I was up early to dig out the ground in front of the gas tank and lay in the boxes for the new concrete pads. A pickax helps when reaching rock shelf less than two inches into the ground.
Mike was up to plan the work – hire a mixer for concrete, lay in a gravel base, and embed steel cross pieces so that the concrete will not crumble. I had a piece of galvanized fencing that was precisely 31 inches square that will fit one box comfortably. The plan is to pour concrete, lay in the steel cross piece and cover it with more concrete. I may need to have a plumber redirect the intake pipe to the tank before it can be moved onto the pads.
Mike was carrying a pistol and proudly showed me pictures of a baby rattler he had dispatched from this earth. A baby rattler is more dangerous because its venom is uncontrolled. A baby is also the sign of other snakes nearby on the property.
In the afternoon I made it up to the circle garden to lay down Preen and mulch and water it in. Spot weeding around the garden suffices for now. Delighted to see the first blooms on the oenothera, and it appears to be spreading by roots as is its habit.
This morning I finished clearing the warning track under the retaining wall. Digging the ground was much harder out from under the valley oaks. I sprayed Roundup to discourage the grass and thistle a little.
I added irrigation feeders to the radiant lantana and butterfly bush in the new back border garden. I am pleased to see the lemon tree and lime tree flourishing. Now if they will just blossom and bear fruit.
I spent the afternoon building boxes, 31 inches square. The concrete footers on the gas tank are 31 inches long. The boxes will be the forms for concrete pads, six inches of concrete Mike recommends to hold the weight of the tank. Eventually we will move the tank on top of the pads, which should keep it from subsiding down the hill and having to be shored up every winter. Reminder to self: when building boxes, always buy new wood and not scraps that are bowed and misshaped from years of storage in the barn.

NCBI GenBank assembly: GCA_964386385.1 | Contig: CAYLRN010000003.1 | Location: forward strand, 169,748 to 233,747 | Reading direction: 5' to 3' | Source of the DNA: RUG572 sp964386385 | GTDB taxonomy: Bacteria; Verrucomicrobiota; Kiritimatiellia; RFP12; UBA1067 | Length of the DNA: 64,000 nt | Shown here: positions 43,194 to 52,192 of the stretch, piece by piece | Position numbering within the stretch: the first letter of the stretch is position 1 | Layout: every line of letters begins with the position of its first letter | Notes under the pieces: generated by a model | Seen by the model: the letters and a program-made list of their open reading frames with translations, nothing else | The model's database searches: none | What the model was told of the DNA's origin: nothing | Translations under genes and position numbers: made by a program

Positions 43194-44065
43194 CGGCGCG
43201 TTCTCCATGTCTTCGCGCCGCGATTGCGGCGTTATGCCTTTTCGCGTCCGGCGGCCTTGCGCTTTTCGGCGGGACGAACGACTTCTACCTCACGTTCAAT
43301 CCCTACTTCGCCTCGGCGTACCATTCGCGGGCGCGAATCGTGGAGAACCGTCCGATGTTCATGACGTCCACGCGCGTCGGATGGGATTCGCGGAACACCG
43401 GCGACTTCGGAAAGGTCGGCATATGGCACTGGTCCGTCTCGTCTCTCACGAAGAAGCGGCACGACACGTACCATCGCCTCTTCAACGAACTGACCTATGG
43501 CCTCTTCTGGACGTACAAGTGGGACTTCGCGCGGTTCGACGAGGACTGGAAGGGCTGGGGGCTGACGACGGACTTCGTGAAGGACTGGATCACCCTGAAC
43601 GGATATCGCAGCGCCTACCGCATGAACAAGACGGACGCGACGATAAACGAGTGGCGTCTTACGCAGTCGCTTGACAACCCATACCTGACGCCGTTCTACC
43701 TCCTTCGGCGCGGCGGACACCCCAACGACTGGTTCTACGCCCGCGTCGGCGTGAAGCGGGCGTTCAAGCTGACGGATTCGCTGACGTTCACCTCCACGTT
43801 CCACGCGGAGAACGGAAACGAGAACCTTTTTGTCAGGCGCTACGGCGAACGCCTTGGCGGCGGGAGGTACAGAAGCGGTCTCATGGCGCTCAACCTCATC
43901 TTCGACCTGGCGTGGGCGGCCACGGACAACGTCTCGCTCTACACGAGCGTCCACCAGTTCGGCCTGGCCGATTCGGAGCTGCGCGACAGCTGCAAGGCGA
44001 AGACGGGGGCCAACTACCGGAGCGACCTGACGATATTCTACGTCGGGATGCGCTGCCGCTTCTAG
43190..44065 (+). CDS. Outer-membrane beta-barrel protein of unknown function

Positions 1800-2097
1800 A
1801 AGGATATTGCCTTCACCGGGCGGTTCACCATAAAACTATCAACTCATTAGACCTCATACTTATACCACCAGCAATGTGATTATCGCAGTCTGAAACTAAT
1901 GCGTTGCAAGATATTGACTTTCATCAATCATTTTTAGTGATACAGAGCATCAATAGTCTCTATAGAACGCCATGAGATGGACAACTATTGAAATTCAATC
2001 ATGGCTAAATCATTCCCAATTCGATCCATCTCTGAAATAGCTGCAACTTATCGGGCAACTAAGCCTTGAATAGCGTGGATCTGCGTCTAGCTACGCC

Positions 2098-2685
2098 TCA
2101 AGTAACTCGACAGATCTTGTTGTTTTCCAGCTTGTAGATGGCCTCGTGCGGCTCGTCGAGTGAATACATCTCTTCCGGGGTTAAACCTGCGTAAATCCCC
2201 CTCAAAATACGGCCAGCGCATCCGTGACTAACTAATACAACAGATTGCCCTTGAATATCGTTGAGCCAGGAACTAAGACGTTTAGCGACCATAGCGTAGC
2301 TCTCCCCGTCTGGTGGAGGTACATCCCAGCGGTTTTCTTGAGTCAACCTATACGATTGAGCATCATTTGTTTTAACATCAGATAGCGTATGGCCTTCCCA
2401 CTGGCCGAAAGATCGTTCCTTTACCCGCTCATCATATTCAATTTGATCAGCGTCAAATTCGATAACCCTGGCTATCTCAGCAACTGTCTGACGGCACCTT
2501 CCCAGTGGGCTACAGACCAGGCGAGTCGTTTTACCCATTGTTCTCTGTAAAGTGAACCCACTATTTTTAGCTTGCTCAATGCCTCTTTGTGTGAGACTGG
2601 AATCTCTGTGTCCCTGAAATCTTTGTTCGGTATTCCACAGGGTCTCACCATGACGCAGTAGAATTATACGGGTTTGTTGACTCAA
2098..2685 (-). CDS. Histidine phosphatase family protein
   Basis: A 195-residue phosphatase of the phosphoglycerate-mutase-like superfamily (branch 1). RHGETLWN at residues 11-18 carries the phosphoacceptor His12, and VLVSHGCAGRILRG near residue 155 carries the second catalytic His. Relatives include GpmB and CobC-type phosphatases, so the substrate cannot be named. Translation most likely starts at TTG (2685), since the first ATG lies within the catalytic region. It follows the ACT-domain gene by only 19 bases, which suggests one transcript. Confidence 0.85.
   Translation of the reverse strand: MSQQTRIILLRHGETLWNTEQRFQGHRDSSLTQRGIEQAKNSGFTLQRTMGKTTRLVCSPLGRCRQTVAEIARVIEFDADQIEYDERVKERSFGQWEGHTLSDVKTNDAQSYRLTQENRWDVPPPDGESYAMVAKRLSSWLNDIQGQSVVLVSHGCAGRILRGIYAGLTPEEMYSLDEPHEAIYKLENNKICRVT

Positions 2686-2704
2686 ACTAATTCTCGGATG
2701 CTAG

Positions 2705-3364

Three turkey buzzards circled the front driveway late in the day. I thought they only hovered around when ready food was available. I hear ducks often, and this afternoon I saw a pair of ducks paddling around the fire prevention pond in front of the house.
Lingering light at 8.00 in the evening these days. I had a full moon for my late night walk to find a World Atlas and find Cape Horn. The current reading is Twenty Thousand Leagues Under the Sea by Jules Verne, and the Nautilus just cleared the tip of South America.
I am back to my routine after devoting several days to professional conferences and maintenance of the yard in Oakland. All the plants in that yard have taken off. The beginning of May is always the blooming time for the shrub rose that now overtops the garage. I don’t want the house to look neglected.